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Safeguarding

Safeguarding

 

We have policies and established procedures to ensure the safety of our children. All staff working with the children have been trained in these procedures. This ensures that any cases are referred to the appropriate investigative agency as a constructive and helpful measure.

 

All staff and governors have attended WRAP (Workshop to Raise Awareness of Prevent) Training; this is to identify children who may be vulnerable to radicalisation, and know what to do when they are identified.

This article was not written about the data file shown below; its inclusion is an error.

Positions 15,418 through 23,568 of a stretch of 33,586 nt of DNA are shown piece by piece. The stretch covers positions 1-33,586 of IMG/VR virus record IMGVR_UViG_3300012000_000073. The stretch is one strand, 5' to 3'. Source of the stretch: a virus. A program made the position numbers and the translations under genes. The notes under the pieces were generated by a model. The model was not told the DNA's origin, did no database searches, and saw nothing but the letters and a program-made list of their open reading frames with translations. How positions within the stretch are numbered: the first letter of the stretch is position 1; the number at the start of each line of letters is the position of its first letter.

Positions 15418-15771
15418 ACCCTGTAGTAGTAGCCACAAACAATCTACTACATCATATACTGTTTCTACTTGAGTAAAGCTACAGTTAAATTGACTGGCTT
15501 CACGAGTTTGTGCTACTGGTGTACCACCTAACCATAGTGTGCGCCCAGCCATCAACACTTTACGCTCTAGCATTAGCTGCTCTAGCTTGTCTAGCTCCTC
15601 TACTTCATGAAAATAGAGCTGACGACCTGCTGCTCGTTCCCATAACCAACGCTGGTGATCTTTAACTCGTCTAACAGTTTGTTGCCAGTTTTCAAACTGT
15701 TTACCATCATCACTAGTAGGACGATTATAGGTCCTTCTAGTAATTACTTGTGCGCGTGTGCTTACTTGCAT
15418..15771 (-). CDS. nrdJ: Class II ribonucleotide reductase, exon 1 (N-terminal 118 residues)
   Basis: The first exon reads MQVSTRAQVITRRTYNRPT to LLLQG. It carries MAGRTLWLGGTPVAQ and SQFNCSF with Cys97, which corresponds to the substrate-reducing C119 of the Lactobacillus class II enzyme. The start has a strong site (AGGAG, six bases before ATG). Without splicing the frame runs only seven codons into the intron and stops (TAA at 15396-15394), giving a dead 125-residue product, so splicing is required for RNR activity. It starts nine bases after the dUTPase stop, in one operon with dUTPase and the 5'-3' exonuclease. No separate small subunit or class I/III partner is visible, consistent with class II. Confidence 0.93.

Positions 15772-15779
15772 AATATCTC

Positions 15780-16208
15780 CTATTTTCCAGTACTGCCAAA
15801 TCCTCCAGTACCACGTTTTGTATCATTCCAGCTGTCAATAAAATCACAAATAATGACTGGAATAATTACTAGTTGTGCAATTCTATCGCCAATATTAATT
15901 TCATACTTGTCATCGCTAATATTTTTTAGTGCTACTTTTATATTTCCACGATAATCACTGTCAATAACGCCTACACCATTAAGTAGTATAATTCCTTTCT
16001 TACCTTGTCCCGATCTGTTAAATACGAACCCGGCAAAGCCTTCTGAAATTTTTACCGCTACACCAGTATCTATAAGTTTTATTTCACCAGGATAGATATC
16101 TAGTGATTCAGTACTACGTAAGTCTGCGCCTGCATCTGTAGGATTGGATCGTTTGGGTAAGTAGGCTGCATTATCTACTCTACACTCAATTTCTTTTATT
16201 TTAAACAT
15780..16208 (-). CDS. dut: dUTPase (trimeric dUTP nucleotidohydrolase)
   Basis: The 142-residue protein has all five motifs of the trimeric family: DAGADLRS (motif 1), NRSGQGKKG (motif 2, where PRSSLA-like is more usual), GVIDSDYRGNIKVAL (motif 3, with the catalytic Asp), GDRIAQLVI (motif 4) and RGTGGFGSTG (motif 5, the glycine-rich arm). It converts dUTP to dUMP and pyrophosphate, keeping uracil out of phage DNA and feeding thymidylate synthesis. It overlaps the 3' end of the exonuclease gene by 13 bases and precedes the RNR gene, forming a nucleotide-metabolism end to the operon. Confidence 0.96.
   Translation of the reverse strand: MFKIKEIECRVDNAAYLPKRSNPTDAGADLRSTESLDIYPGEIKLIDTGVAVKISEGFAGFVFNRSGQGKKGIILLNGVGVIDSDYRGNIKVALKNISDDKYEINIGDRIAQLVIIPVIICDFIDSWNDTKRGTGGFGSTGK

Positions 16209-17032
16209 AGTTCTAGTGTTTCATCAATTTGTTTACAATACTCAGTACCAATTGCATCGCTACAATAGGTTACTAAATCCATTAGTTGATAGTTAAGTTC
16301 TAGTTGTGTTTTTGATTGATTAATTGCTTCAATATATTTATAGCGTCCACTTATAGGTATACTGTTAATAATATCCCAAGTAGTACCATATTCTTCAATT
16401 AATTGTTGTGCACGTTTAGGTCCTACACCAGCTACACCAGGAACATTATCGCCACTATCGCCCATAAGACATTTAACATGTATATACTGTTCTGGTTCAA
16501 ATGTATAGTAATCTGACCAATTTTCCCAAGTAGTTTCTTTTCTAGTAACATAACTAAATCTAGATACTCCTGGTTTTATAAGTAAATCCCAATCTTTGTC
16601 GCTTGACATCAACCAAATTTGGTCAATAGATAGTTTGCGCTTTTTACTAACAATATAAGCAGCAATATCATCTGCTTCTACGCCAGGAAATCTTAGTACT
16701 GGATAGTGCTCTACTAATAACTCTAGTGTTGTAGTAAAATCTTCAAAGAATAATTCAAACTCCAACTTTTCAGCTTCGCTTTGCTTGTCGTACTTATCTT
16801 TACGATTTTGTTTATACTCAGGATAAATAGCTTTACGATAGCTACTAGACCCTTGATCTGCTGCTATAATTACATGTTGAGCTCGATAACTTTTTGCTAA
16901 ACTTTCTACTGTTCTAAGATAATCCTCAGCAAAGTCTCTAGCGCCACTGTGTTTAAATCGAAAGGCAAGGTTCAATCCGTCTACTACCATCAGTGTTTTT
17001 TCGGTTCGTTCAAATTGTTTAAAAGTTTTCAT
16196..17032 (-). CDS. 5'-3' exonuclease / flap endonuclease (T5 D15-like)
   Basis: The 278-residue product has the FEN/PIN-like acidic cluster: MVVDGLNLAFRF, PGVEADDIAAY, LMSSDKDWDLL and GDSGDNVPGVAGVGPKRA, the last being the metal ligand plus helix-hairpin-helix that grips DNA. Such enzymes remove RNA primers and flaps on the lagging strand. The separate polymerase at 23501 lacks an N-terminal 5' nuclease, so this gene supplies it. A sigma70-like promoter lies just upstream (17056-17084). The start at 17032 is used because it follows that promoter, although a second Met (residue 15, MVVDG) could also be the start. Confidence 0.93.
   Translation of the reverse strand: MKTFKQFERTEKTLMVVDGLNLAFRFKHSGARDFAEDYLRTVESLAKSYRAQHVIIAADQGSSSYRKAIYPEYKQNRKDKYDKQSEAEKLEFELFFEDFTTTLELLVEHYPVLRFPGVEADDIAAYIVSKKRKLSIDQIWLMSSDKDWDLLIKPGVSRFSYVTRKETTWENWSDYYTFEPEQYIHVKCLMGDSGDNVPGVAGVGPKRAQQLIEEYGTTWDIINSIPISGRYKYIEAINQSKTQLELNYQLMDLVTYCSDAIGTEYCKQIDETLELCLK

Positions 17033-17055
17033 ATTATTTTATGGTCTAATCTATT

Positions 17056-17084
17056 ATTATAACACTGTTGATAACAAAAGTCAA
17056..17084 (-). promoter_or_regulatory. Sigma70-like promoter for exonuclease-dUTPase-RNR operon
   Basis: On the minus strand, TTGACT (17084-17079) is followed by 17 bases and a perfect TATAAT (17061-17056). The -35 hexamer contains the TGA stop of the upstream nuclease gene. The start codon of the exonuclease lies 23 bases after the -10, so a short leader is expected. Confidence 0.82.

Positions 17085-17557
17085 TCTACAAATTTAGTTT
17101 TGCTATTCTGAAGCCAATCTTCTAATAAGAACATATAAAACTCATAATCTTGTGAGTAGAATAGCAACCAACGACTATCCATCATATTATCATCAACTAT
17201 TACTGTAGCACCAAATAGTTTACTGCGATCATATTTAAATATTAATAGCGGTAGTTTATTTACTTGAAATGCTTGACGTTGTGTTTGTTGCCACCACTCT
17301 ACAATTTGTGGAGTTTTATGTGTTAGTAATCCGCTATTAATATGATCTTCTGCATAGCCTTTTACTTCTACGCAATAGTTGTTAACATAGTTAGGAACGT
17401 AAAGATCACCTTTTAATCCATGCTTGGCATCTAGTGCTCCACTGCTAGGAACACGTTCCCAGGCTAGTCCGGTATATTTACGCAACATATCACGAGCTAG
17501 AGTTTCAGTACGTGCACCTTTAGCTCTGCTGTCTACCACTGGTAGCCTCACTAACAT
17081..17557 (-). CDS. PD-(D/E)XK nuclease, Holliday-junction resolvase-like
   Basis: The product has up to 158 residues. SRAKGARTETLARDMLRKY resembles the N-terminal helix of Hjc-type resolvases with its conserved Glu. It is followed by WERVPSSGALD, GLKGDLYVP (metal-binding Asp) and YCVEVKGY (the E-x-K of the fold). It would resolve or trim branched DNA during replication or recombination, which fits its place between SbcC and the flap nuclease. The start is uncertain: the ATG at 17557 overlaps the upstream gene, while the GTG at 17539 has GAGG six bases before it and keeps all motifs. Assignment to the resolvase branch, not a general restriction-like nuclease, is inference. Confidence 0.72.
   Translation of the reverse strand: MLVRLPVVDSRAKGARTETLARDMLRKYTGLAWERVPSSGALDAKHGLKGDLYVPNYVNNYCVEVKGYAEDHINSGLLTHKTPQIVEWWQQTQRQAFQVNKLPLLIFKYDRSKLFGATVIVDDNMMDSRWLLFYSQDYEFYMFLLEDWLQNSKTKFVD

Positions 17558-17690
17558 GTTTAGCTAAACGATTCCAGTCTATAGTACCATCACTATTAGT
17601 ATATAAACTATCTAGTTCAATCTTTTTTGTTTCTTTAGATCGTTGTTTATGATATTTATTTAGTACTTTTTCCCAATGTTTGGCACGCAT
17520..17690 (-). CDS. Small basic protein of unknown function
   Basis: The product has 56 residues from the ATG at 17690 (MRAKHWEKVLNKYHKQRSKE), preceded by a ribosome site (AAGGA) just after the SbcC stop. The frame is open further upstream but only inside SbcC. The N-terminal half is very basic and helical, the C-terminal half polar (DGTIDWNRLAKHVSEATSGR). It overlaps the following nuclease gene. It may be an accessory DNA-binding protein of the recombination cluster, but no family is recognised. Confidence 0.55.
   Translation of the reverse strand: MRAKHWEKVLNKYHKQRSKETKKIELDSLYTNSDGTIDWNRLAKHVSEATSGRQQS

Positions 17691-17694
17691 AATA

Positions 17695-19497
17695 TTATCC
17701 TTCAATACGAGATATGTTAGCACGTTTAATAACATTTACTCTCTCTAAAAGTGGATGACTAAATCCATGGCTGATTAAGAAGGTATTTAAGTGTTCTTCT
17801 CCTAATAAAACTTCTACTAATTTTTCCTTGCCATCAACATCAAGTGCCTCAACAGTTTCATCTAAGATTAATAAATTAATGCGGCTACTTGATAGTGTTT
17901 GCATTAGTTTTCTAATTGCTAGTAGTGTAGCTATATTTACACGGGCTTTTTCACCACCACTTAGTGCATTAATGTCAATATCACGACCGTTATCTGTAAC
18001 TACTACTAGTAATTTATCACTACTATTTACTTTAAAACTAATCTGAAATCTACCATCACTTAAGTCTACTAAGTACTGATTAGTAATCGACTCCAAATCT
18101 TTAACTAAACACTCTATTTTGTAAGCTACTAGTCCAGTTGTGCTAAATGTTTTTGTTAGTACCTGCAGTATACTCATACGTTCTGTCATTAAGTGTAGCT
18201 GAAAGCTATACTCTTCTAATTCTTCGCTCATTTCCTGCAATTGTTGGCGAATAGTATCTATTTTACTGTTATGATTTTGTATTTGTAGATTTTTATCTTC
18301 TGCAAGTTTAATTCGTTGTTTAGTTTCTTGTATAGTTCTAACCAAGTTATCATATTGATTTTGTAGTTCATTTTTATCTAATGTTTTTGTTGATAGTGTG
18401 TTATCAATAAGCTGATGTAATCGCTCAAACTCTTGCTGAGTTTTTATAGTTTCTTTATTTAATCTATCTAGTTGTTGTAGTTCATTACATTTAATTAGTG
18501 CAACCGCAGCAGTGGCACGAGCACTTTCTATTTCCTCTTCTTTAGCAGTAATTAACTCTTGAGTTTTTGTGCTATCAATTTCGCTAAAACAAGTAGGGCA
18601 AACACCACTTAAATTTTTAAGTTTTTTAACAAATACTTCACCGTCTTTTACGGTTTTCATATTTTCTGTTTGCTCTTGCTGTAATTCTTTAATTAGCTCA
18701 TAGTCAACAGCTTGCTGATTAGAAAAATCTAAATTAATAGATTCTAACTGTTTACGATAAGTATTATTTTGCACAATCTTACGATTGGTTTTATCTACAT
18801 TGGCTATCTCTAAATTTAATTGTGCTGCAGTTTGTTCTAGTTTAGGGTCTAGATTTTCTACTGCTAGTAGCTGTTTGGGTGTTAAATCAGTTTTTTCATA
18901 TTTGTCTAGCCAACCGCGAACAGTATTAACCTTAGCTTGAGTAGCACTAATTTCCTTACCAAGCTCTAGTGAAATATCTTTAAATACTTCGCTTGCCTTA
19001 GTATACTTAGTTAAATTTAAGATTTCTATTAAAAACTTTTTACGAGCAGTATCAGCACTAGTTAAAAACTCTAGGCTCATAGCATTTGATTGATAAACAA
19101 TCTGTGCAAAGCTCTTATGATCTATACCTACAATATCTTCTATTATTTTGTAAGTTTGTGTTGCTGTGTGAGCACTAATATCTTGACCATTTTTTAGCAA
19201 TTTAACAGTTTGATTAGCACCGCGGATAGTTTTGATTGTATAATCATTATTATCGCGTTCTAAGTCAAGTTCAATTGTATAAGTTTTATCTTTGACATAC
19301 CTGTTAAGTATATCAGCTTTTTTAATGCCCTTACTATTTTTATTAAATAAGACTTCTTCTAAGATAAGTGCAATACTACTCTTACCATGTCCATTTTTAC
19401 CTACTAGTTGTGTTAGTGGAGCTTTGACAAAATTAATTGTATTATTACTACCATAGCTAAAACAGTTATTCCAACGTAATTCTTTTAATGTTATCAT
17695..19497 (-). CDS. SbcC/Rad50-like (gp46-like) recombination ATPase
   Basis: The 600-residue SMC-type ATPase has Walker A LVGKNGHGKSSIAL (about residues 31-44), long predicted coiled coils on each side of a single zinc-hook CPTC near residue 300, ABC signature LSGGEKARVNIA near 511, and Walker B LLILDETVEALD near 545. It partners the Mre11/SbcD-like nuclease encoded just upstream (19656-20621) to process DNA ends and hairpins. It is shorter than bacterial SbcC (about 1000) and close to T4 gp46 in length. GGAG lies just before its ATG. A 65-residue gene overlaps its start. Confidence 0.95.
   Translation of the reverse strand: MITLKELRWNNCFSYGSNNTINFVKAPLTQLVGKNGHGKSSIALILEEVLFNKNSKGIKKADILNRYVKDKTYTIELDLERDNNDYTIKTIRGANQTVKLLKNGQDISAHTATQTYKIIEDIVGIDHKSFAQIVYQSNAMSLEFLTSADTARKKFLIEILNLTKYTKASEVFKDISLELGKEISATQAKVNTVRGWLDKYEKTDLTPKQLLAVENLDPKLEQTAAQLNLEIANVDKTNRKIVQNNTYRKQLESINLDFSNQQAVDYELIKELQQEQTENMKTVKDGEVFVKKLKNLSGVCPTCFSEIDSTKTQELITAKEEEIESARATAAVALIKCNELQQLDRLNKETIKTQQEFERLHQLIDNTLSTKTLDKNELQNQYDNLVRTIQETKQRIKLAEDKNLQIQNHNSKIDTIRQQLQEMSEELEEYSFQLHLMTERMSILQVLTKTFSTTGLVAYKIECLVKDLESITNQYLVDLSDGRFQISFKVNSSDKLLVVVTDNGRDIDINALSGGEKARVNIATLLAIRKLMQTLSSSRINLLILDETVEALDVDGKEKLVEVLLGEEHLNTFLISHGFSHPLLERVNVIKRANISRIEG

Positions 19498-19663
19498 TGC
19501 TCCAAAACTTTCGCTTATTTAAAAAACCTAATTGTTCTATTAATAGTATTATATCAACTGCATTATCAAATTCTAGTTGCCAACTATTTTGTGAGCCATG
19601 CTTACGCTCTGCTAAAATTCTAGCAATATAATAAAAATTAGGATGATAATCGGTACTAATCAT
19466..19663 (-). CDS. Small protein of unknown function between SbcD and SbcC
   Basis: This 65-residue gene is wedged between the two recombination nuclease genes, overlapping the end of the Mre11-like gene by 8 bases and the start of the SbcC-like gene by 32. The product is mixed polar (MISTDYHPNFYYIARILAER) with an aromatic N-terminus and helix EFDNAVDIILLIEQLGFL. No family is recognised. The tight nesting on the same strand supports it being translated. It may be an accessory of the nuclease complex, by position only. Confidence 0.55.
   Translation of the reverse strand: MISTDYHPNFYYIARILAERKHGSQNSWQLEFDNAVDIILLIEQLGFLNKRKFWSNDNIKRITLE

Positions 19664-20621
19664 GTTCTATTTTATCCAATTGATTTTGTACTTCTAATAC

You may contact one of our safeguarding leads if you have a concern.

You may contact one of our safeguarding leads if you have a concern.                                   1 Mary-Jane Collington, Designated Safeguarding Lead
You may contact one of our safeguarding leads if you have a concern.                                   2 Derek Nevell, Deputy Safeguarding Lead
You may contact one of our safeguarding leads if you have a concern.                                   3 Sarah Regan, Deputy Safeguarding Lead
You may contact one of our safeguarding leads if you have a concern.                                   4 Reverend Trish Ollive, Safeguarding Governor

Information Technology

 

Online Safety Newsletter

Here is the latest copy of ELIM's Online Safety Newsletter
In this months newsletter:

 

 

 

NSPCC campaign to engage parents